How would you say that the experience of playing in the subway has evolved for you over the years – what’s the best part about it, and makes it stressful?
The playing experience in the subway changes over the years as the economy changes, security and political things change, and the technology commuters carry around with them change.
In general, as years pass there are more and more distractions people have while they commute like iPhones, video games and other devices with ear buds that cut people off from their immediate physical surroundings and block spontaneous experiences people can share in person. A lot of the overload of technical information people are exposed to pulls them out of truly being in the moment, and being completely present.
This makes it more challenging while playing subway music to get people to stop and listen, because so many people are cut off from their environments and their attention spans and ability to focus on one thing or have a spontaneous experience has been lost.
I now play the hammered dulcimer standing up, have added lights to my merchandise display, added downloadable music purchase options, and keep trying to make eye contact and smile with people to make a connection with them as I play. All these things help spread my music to people, and have them buy CDs etc…when the window of time to get through to people keeps shortening.
What are the unique ways that the many instruments and musicians on “Floating On Land” play off of each other and work together, to provide both harmony and contrast?
The hand drums and drum kit drive the rhythm with help from a low-tuned bass drum played with a soft mallet while standing, and then there are shakers and metal percussion parts that are played on upbeats or on top to lock in the rhythms.
I percussively play melodic hammered dulcimer and West African balafon which is the bridge between the other stringed instruments and the drums/percussion. The Colombian tiple Chris Merwin plays is a little like a mandolin, and sounds like it was specifically made to be played with the dulcimer even though the tiple and dulcimer were invented during different time periods and in different parts of the world. The tiple and dulcimer play off each other naturally, and weave through the rhythms exchanging leads as the dulcimer locks into the drums and does call-and-answer responses with the hand drums.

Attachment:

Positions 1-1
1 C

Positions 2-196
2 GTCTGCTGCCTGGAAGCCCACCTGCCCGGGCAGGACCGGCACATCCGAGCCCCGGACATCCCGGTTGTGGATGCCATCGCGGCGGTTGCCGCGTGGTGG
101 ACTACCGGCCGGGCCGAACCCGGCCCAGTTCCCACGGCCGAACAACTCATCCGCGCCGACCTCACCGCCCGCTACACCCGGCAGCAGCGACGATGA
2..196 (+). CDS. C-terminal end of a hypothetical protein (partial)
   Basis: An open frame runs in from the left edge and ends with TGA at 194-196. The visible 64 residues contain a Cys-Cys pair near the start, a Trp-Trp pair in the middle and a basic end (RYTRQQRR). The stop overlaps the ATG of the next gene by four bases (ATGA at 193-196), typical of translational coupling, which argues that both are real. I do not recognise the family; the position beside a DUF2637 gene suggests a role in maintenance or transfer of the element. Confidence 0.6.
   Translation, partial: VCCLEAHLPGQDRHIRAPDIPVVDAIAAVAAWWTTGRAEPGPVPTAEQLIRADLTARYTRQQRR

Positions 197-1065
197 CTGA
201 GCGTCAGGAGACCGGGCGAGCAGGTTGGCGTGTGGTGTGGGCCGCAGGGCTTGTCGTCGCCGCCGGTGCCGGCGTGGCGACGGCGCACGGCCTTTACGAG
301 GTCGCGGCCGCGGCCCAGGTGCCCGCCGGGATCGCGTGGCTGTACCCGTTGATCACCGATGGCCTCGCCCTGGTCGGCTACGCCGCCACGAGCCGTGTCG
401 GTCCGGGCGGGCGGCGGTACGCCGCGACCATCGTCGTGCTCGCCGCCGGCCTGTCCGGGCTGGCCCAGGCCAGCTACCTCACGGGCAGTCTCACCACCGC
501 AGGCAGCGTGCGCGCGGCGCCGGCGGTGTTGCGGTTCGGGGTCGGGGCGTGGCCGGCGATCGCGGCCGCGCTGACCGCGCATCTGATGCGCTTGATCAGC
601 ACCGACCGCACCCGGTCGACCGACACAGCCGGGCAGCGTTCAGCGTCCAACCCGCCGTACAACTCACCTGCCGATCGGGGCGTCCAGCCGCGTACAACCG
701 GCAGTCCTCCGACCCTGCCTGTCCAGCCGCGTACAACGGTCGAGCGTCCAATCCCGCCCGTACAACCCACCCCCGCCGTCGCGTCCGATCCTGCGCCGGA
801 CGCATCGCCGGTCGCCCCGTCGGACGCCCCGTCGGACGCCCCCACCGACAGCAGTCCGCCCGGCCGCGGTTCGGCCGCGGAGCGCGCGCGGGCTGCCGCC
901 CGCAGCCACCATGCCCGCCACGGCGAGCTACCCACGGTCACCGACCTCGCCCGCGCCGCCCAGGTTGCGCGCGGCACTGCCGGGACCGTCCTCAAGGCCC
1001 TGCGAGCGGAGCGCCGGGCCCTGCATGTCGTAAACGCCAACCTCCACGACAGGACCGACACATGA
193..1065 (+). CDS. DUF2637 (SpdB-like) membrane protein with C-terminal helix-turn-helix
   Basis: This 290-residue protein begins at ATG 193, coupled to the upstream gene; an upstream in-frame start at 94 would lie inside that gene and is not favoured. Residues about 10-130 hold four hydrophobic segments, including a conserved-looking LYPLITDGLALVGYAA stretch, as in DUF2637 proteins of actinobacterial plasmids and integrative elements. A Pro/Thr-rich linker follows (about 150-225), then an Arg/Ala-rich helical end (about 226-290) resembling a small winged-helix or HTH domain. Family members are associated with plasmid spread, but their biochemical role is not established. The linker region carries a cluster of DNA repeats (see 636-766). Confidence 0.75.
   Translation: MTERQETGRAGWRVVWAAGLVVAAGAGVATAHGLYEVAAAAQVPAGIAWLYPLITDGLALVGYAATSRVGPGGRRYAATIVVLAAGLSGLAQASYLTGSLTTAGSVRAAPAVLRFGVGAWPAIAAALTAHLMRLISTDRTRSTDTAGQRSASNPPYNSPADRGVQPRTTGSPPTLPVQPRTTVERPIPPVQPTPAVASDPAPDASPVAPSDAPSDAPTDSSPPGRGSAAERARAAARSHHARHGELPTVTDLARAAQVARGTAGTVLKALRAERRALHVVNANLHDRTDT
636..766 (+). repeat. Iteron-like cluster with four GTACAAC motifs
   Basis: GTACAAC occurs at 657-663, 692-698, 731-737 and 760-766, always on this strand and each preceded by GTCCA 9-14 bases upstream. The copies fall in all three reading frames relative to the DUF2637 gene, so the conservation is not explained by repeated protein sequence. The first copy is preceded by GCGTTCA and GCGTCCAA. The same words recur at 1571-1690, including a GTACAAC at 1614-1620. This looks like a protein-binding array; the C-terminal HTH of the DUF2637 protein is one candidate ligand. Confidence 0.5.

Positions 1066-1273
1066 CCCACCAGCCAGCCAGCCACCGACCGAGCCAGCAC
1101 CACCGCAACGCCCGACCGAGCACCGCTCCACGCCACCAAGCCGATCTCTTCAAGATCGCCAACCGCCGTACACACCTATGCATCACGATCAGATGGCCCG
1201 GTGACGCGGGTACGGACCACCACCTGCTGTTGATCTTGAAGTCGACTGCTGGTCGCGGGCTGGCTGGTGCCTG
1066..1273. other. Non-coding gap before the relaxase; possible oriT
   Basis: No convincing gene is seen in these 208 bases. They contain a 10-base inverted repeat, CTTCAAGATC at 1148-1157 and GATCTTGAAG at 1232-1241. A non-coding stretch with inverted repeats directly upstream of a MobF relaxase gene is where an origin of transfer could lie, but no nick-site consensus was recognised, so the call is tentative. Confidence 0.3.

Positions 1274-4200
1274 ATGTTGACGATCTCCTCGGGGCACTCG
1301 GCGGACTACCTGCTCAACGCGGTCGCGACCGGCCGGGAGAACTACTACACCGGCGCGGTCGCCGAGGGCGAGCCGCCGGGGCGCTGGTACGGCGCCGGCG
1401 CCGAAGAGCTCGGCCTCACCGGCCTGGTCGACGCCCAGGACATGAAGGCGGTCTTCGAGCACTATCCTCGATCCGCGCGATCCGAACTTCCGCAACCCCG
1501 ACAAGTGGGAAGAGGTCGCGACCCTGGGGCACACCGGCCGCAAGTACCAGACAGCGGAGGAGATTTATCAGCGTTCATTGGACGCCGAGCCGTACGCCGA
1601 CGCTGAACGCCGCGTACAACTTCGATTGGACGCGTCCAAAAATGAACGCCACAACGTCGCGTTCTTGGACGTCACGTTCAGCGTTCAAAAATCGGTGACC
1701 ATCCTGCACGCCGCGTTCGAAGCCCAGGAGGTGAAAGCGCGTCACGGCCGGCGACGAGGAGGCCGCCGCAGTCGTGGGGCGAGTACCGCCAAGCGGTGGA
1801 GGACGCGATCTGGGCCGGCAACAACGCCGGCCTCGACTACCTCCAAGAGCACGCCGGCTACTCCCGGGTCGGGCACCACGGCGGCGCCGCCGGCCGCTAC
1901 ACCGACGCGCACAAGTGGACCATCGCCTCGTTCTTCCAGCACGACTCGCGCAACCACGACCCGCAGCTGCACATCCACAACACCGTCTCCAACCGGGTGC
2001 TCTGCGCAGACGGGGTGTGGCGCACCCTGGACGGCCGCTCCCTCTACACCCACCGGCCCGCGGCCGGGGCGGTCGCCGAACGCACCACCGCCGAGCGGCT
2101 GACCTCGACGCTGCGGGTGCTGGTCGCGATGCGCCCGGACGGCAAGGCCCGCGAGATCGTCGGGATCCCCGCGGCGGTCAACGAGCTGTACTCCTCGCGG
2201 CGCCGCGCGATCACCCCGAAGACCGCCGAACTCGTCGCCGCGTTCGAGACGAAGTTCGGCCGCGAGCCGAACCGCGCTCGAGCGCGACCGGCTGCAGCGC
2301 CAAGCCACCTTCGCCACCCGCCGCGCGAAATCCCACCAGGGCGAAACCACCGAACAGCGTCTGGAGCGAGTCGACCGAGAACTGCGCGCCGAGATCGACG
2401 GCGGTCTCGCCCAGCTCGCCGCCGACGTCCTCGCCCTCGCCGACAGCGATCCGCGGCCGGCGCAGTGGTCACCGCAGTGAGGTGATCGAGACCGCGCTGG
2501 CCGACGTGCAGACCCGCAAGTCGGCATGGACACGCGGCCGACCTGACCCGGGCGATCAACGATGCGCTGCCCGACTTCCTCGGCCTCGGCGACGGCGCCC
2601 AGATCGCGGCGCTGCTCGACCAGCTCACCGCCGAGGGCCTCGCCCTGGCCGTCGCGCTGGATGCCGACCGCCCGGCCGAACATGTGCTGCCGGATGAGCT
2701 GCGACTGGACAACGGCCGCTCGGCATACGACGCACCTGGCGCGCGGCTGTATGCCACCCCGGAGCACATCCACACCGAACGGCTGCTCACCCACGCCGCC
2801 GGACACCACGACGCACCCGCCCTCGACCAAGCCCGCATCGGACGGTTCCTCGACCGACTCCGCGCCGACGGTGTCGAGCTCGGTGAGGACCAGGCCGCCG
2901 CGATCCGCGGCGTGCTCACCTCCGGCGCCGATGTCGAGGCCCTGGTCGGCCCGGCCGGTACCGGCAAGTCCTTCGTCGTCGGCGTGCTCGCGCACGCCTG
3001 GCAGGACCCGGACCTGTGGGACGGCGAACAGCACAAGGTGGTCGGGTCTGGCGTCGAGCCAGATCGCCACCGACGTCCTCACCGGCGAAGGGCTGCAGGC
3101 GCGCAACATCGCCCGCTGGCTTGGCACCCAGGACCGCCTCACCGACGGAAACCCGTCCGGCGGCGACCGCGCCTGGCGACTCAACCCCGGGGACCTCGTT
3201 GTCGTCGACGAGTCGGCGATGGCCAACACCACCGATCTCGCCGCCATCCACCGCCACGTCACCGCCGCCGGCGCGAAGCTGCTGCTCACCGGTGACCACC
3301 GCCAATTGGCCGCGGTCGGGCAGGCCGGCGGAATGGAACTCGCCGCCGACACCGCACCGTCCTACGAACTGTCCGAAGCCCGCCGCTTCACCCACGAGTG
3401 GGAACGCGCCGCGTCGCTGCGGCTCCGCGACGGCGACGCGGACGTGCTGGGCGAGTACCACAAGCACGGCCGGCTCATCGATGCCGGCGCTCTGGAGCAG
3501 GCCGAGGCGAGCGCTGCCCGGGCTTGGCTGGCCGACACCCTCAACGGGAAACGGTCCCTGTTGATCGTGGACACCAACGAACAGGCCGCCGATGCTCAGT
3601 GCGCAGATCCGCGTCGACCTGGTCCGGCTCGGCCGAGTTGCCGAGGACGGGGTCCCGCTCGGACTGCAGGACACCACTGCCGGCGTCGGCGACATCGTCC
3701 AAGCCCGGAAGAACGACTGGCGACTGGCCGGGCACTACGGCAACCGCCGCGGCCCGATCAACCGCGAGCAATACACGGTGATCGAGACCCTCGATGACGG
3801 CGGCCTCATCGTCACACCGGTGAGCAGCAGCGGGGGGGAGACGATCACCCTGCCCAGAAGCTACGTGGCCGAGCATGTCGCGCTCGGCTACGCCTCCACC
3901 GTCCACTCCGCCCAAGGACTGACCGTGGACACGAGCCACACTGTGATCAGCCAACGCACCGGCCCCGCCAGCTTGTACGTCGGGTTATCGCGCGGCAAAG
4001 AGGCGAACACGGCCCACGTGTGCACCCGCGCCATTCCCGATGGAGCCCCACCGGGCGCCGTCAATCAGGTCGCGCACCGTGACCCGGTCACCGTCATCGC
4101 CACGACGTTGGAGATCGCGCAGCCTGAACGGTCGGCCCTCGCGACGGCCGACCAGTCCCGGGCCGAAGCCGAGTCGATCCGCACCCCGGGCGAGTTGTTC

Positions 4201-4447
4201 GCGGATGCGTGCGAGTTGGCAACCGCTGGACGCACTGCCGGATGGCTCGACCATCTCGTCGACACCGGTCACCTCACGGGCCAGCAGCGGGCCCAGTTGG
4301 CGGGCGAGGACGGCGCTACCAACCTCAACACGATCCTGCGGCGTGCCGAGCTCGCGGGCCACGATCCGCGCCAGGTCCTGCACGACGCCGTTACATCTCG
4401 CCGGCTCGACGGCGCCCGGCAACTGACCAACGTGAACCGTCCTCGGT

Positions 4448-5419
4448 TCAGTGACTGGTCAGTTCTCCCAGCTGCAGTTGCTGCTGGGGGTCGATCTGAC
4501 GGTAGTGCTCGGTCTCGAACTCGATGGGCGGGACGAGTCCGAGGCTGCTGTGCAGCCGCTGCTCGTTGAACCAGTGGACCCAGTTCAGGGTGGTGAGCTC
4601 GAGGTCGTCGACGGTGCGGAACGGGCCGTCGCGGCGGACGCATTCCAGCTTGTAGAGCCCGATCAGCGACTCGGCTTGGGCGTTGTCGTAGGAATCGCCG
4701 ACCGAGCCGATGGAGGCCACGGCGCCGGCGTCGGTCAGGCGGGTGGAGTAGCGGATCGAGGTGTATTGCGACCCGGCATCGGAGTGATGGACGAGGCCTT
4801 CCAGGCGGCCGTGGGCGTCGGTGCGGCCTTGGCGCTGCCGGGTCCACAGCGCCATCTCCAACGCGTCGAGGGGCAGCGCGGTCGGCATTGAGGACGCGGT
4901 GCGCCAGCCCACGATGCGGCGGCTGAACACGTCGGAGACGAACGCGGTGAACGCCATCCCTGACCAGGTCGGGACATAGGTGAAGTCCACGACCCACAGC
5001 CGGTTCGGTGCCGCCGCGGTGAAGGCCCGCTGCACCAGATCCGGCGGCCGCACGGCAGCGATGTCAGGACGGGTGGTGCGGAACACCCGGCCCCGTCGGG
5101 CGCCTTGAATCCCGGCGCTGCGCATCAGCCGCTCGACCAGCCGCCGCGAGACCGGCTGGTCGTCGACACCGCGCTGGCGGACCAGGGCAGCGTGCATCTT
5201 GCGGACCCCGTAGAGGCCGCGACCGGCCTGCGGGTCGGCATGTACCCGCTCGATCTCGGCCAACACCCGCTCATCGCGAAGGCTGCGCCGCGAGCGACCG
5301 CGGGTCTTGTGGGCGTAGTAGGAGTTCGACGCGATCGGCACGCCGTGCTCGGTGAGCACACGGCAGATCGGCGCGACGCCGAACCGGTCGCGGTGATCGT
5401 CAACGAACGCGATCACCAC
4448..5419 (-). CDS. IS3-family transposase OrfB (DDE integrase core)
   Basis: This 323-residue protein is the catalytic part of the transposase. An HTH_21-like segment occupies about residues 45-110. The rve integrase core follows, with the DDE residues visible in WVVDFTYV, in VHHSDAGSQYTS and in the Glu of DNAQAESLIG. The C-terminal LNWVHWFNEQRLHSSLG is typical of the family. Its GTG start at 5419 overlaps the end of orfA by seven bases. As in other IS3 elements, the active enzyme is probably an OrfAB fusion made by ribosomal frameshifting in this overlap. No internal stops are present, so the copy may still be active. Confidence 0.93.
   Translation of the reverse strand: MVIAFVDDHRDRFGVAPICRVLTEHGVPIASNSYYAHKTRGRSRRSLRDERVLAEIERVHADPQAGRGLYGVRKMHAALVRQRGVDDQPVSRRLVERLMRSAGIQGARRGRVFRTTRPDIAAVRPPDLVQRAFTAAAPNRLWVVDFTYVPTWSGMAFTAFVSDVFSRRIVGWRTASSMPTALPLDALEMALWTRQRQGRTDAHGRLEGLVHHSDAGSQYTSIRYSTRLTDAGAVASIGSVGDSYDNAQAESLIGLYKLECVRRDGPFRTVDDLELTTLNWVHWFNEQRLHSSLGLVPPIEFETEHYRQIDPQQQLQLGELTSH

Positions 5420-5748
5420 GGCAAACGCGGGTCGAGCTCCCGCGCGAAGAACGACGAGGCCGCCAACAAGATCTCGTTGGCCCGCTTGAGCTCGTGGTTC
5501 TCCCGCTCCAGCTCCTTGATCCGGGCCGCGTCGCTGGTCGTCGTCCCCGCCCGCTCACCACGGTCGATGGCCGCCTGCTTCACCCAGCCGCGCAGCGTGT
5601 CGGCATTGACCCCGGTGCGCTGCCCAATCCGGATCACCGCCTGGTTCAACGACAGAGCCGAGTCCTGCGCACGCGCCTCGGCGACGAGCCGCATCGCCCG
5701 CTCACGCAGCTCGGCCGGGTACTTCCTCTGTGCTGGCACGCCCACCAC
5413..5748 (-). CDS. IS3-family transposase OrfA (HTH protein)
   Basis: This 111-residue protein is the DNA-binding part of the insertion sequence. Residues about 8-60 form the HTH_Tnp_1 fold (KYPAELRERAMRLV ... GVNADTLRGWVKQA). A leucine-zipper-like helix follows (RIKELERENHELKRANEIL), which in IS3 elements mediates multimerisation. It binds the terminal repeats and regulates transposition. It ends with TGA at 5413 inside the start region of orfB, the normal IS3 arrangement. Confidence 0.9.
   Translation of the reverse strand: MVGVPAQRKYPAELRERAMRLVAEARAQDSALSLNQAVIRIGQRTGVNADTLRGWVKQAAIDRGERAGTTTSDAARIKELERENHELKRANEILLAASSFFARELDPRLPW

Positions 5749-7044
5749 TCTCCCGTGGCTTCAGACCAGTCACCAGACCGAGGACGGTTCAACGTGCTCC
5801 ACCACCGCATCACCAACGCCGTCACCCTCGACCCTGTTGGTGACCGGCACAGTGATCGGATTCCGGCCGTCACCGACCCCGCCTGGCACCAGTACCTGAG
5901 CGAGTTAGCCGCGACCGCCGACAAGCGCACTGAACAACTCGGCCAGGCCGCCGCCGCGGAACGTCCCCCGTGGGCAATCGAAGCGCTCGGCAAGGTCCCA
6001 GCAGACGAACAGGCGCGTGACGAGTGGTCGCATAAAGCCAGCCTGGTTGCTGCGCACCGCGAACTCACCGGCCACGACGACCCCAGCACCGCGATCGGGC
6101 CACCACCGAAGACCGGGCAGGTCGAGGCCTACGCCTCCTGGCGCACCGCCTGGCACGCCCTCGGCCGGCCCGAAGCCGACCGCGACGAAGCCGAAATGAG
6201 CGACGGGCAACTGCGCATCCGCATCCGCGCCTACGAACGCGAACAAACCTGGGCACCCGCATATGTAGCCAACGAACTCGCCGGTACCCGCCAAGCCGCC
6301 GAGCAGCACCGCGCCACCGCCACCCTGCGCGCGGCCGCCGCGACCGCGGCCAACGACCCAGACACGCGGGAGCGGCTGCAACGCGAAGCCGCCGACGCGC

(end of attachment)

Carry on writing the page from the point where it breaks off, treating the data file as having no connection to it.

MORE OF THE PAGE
Some of the metal percussion and low end drums are a great contrast in texture to the generally sweeter sounds of the hammered dulcimer, mountain dulcimer, harp and cello. The polyrhythms are often syncopated and the long sustain of the dulcimer, cello and nature field recordings glide on top or provide atmospheric open space for the songs.
Paul, you personally have developed a deep relationship with the hammered dulcimer. Why do you continue to gravitate to it? What are the unique properties of this instrument in your opinion?
I love playing the hammered dulcimer because I can express myself melodically at the same time I am drumming on it rhythmically. It’s like playing the inside of a piano with sticks, and it seems more natural for me to make music through my hands rather than using just my fingers like I would be doing playing the keys of a piano.
The dulcimer is versatile and can be played intimately and softly, but it also has the rhythmic strength to play off a drum kit, hand drums or any powerfully deep groove. I love the mesmerizing quality of the dulcimer, and when drums hit you in the gut and make you move your body, the dulcimer can help send your mind into a trance — so when drums and dulcimer are played together, you can have a full mind, body, spirit release.